This just happened:
— levels.io (@levelsio) March 28, 2015
29 days ago, Ben Rubin launches Meerkat, a live-streaming app that becomes a viral hit. On Product Hunt, @httpete (Pete) writes how he was making the same app but Meerkat beat him to the punch
A week later, Twitter acquires Periscope, another video-streaming app. it takes them 2 weeks to develop it into a clone of Meerkat, but better. It launches two days ago, and blows Meerkat out of the water:
Why is this relevant?
The pace of apps replacing each other seems like something we’ve hardly seen before. It’s possible because:
- Amazing dev tools now means app development time is short
- The trend for apps is now minimalism, which often means shorter development times.
- Tech has created winner-take-all markets for apps
What does this tell us?
Tech has made makers of software simply an extension of the market. Something like Adam Smith’s invisible hand:
The idea of trade and market exchange automatically channeling self-interest toward socially desirable ends is a central justification for the laissez-faire economic philosophy, which lies behind neoclassical economics.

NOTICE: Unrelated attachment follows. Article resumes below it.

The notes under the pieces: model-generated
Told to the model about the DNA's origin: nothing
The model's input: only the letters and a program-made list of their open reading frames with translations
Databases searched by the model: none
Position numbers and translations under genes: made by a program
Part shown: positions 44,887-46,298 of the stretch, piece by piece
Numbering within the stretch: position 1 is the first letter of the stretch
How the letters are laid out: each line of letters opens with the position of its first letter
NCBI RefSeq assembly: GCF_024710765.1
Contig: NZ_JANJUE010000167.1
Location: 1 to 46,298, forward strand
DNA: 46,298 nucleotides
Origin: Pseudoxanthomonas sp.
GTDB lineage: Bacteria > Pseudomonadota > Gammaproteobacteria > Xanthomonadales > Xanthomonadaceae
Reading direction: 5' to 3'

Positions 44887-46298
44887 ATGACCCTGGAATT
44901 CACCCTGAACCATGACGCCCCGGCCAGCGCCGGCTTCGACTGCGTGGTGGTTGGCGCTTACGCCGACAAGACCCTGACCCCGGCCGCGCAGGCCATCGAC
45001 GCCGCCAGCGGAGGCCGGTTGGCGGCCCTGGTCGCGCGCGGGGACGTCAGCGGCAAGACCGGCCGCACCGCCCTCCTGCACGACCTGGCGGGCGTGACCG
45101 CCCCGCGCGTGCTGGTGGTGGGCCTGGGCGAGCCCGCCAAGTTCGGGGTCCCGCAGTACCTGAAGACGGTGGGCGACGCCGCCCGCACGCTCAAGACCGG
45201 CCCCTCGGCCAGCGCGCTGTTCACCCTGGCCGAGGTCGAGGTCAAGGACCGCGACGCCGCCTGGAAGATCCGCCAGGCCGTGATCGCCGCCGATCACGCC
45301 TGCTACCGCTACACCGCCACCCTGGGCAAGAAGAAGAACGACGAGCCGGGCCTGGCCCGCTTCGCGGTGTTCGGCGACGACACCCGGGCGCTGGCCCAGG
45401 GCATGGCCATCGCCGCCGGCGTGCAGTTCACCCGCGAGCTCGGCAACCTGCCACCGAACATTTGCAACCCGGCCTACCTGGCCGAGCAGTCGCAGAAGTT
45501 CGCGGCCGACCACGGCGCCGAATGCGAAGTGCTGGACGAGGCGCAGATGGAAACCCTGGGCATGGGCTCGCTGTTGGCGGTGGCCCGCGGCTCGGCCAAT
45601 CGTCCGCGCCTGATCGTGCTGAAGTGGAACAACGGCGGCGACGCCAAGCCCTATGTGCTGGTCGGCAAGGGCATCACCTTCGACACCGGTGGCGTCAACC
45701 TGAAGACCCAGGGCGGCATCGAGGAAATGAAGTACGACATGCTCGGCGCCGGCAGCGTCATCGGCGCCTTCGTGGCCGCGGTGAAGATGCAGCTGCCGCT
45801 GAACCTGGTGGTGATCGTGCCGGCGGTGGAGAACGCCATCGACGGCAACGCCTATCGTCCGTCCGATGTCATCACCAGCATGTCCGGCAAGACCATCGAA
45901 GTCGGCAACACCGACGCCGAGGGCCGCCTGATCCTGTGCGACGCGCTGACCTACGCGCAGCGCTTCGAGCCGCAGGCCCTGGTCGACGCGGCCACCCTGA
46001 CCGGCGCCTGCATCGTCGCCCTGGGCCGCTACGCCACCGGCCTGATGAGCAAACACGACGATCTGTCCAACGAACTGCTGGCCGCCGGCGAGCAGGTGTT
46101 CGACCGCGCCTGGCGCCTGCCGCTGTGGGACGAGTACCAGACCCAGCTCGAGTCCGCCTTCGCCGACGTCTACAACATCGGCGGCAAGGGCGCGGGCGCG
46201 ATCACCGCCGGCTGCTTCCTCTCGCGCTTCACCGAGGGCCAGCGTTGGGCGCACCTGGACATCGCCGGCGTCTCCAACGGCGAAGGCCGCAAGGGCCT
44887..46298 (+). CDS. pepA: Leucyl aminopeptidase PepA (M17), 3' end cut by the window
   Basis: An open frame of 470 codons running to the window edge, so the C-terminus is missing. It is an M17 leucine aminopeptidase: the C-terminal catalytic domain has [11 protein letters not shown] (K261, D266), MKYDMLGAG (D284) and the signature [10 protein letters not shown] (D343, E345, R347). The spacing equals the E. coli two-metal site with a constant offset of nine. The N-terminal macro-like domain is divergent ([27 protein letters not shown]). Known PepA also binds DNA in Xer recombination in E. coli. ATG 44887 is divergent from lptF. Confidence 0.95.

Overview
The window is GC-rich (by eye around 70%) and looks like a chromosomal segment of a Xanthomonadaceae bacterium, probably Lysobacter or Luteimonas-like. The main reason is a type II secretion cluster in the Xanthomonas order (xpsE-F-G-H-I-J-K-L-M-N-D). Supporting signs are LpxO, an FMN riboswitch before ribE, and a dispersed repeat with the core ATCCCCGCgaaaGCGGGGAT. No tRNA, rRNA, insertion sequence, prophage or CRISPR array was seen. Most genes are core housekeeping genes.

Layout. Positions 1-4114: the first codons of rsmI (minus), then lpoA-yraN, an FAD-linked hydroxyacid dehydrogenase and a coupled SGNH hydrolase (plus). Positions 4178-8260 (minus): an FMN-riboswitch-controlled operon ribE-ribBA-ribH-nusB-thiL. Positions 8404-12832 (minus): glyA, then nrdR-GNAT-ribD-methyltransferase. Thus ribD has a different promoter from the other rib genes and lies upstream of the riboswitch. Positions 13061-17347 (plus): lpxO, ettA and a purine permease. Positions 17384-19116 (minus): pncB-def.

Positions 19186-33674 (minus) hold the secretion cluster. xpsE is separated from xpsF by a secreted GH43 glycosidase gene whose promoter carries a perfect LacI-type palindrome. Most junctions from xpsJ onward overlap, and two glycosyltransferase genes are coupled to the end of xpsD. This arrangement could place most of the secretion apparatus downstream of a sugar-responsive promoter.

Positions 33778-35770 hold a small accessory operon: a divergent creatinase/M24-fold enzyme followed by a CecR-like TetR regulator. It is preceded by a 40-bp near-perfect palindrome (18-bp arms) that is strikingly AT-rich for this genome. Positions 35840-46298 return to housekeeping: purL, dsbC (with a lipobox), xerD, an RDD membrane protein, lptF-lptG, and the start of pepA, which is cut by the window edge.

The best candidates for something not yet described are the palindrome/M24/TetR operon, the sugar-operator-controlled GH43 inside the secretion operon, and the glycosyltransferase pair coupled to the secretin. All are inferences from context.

The market doesn’t care anymore about the personal traits of makers, it doesn’t care who they are, where they’re from, how great their team is, what tech stack they use, or their company culture.
This is equalizing, as anyone can now launch an app and possibly succeed, whoever, wherever. Competition is fierce and makers know that if they win, they can capture the majority of their market. With fierce competition, users now get the best product. Yet, with the high pace of competition, it also means products can now be replaced in a matter of weeks and lose their market.
How attractive is a market like that really for makers? Economics tells us perfect competition pushes profits towards zero. Is this what we’re seeing here?
If it is, it fits into the overall narrative of tech now. Tech + capitalism heavily rewards efficiency.
It feels almost as if makers are merely the “executing team” of the bigger force that is tech. It doesn’t care about us individually, it cares about technological progress.
Tech rewards only the few who win, until the winners are ruthlessly replaced by the next — sometimes in the span of 14 days.
This (sarcastic) tweet probably sums it up best:
— ellis (@EllisAgainst) March 28, 2015
I’m curious what you think, tweet me your feedback.
P.S. I'm writing a book on bootstrapping startups called MAKE, which you can pre-order now. And I'm now on Instagram and Twitter too if you'd like to follow more of my adventures. I don't use email so tweet me your questions.
Makers have become the invisible hand